For many companies, writing is a core part of doing business. Whether it’s creating a project proposal, a sales pitch, or a legal document, organizations need their skilled employees to write long-form, detailed pieces of content to move projects forward, share institutional knowledge, and guide strategy.
Companies like banks and law offices, for example, have treasure troves of existing content that probably required a lot of expert time and energy to create. Too often, these valuable knowledge assets go underutilized in the creation of new content. When tasked with writing a new piece of content, it can be a huge challenge for employees to find the right information and expertise, and then write content that is compelling, well structured, and written in the right brand voice.
Think for a moment about your company’s writing needs. Are there pieces of writing that are important to your core operations? Would it benefit your organization if this content was easier and faster to produce? For many companies, it would.
The emergence of AI-powered writing assistants
Thanks to some recent developments in the world of natural language processing (NLP), it’s now possible for organizations to put the tools of AI at their employees’ fingertips. Effectively, AI can serve as a writing assistant to help employees find highly-relevant information and produce higher-quality content faster.
At the most basic level, an AI writing assistant can make suggestions to improve things like grammar, sentence structure, word choice, and brand tone of voice. But AI can do much more than that when you train it on your organization’s catalog of existing content. It can understand sentence context, semantic meaning, company jargon, and make connections across all of these content data.
This unlocks lots of possibilities. Based on the meaning of the sentences your employees write, AI can find and serve up highly-relevant information from your catalog of existing content. This can be done using transformer models, pioneered by Google BERT. Here, AI takes a sentence or collection of written words and finds the most similar sentences, from previous written work, based on the semantic meaning of the entered text.
To go a step further, AI can even complete sentences and offer suggestions for whole paragraphs of content. Text generation technology like OpenAI’s Generative Pre-Training Transformer (GPT) or Google BERT make this possible. To get a sense of how this works, check out the AI community, Hugging Face, which provides demos where you can type in text, and GPT will autocomplete the next sentence or two for you. You may even be using this technology without even realizing it: The text autocomplete feature in Gmail uses BERT.
AI-powered writing assistants can be much more than just grammar checks and autocomplete. With technology like this, AI can also be used for searching information across different domains. Need a stock picture that complements your sales deck or a list of subject matter experts within your organization? NLP is your answer.
NLP in action at a global development bank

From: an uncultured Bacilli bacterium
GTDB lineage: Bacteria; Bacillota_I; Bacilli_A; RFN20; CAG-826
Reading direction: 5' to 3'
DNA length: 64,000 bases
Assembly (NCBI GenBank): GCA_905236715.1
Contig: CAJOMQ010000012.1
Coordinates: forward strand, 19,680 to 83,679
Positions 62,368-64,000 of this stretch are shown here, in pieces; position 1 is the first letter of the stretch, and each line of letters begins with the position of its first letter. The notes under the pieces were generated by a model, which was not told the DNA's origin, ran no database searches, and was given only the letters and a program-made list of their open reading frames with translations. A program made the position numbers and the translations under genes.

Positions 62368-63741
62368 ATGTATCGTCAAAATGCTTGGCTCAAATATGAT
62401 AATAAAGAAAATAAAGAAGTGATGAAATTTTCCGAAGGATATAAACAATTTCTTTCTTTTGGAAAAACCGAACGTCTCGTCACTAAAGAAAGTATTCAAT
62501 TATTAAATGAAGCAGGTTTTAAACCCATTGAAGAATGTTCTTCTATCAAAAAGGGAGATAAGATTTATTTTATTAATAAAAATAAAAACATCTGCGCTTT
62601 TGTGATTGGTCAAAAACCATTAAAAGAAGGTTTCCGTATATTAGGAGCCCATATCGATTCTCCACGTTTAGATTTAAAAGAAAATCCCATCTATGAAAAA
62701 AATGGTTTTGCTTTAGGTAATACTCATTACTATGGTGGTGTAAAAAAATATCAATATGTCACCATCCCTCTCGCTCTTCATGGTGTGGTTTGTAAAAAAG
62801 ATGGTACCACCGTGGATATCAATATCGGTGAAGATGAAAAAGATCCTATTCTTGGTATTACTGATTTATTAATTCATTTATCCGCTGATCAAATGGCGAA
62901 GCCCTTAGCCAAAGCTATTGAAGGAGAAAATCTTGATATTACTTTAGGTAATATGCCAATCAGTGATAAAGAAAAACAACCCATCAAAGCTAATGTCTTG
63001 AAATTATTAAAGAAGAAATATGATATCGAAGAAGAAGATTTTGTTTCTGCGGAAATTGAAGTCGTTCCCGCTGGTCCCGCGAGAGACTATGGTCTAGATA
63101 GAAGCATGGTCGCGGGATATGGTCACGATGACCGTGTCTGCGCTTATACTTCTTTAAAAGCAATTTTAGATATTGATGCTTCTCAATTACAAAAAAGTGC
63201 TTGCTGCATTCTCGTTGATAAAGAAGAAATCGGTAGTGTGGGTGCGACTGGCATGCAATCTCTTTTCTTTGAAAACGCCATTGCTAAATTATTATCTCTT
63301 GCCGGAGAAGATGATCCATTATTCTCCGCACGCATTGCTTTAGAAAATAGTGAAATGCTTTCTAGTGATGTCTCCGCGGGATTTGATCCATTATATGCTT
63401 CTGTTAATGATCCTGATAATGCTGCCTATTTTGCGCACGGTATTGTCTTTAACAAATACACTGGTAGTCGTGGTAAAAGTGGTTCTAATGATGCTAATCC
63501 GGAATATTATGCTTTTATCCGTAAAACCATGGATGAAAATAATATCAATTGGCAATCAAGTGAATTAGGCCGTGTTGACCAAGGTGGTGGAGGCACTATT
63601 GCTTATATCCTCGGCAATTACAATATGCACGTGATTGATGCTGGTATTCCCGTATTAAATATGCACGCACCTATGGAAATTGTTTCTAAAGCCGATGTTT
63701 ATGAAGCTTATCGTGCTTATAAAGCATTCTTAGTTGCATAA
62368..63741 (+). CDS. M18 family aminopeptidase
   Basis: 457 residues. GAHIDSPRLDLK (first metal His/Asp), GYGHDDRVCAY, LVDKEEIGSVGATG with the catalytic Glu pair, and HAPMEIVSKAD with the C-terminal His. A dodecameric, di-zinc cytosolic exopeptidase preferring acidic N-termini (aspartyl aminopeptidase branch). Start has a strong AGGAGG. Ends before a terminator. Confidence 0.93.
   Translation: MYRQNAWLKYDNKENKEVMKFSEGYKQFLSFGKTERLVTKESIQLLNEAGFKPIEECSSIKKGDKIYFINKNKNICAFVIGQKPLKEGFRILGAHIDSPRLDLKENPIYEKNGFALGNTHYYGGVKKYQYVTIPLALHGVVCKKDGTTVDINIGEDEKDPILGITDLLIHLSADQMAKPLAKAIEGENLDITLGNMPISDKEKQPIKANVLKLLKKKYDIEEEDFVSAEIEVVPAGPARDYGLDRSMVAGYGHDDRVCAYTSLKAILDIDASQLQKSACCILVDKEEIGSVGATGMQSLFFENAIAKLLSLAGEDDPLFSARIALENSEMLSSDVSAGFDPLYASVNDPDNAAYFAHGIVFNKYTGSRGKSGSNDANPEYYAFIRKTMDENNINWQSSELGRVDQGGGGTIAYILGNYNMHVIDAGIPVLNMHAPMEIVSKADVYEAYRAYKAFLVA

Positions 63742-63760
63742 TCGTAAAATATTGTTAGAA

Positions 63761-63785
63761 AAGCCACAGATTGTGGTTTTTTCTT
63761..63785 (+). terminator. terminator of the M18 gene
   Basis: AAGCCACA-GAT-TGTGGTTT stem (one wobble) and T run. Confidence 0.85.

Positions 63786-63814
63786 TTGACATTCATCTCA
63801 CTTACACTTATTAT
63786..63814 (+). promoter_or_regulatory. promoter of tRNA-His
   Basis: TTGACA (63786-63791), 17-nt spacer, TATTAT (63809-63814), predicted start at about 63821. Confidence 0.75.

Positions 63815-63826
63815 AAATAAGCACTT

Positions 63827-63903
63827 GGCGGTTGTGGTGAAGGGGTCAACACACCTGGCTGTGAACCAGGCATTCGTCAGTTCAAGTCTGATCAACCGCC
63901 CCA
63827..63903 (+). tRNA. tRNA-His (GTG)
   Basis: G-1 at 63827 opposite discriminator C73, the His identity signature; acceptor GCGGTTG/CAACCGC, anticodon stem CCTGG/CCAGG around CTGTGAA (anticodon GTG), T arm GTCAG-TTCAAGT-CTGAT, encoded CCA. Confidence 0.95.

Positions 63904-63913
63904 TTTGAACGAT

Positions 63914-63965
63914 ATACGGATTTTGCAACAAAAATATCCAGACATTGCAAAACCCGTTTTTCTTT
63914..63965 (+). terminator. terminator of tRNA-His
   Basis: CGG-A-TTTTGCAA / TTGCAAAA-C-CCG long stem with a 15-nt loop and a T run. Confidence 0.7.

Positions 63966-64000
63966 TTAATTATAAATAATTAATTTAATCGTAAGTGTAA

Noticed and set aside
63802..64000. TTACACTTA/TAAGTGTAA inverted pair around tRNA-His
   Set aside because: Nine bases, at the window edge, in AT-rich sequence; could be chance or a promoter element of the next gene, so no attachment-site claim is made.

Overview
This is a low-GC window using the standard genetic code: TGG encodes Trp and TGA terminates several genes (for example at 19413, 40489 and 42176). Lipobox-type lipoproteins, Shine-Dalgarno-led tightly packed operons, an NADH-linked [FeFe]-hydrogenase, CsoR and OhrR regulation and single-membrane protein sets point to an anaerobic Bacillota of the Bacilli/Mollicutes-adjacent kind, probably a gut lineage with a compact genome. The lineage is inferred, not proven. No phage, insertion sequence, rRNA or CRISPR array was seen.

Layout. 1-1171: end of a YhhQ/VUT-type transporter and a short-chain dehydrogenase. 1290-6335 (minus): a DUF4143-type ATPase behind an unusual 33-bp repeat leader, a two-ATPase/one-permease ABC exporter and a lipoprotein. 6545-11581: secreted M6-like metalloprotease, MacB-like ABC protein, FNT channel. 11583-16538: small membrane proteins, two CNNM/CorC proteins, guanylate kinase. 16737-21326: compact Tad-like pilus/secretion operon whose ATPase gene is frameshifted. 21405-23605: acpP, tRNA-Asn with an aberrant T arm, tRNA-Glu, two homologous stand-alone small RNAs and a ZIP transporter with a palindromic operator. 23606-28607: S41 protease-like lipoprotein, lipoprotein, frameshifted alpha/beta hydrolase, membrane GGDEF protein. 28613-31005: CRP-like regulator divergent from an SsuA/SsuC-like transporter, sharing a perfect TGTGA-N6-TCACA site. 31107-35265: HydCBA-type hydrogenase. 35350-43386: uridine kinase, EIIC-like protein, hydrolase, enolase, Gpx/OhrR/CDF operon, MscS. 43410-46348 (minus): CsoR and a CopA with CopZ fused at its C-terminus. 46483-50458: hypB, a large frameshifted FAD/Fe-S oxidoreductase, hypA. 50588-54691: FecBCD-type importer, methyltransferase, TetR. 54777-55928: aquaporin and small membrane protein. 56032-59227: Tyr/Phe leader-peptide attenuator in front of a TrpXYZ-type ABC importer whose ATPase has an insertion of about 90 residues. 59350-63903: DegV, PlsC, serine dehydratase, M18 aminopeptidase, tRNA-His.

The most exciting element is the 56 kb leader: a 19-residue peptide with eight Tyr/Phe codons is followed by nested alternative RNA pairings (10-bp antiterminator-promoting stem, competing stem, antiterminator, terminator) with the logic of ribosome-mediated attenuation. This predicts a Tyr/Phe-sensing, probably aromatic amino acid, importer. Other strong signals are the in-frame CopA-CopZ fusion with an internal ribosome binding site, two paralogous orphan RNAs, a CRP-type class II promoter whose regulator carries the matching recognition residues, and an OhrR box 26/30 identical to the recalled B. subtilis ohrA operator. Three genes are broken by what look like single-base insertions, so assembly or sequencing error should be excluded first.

At Converge, we are using a collection of these NLP technologies to improve proposal writing at an international development bank. An important part of the bank’s business is writing proposals to fund projects in different countries. However, it was proving difficult for proposal writers to locate other employees in the organization with expert knowledge about certain topics.
To solve this, we looked at the bank’s employee data and existing documents—such as project proposals, publications, and blogs. And then, we utilized all of their data to build language models for them, which create relationships between associated terms that are important to their organization.
As a result, we were able to create a search engine that can efficiently locate knowledge experts. Now it takes only a single search to find a subject matter expert instead of 10+ email chains. After each project, teams write up key lessons learned, which can be valuable for future proposals. Using Google BERT, we used AI to serve up the most relevant lessons learned. This tool is now helping proposal writers save time, create better proposals, while leveraging institutional knowledge to help people in developing countries.
Key next steps in exploring NLP tools
Every business is unique, so there isn’t one exact path to using NLP tools. A great first step is to start a conversation internally about the particular writing needs of your organization and what kind of value you could gain by supporting the process with AI.
It’s also important to remember that AI is only as good as the data it works with. When pursuing NLP technologies, it’s critical to catalog your existing data—e.g., by content, region, and author—so the AI can access it and find experts in your organization who have helpful information related to the text that’s being written.
With the right approach, organizations can use AI to improve writing, better connect knowledge, and get more value from existing investments. Now is a great time to explore what AI can do for your writers and your organization.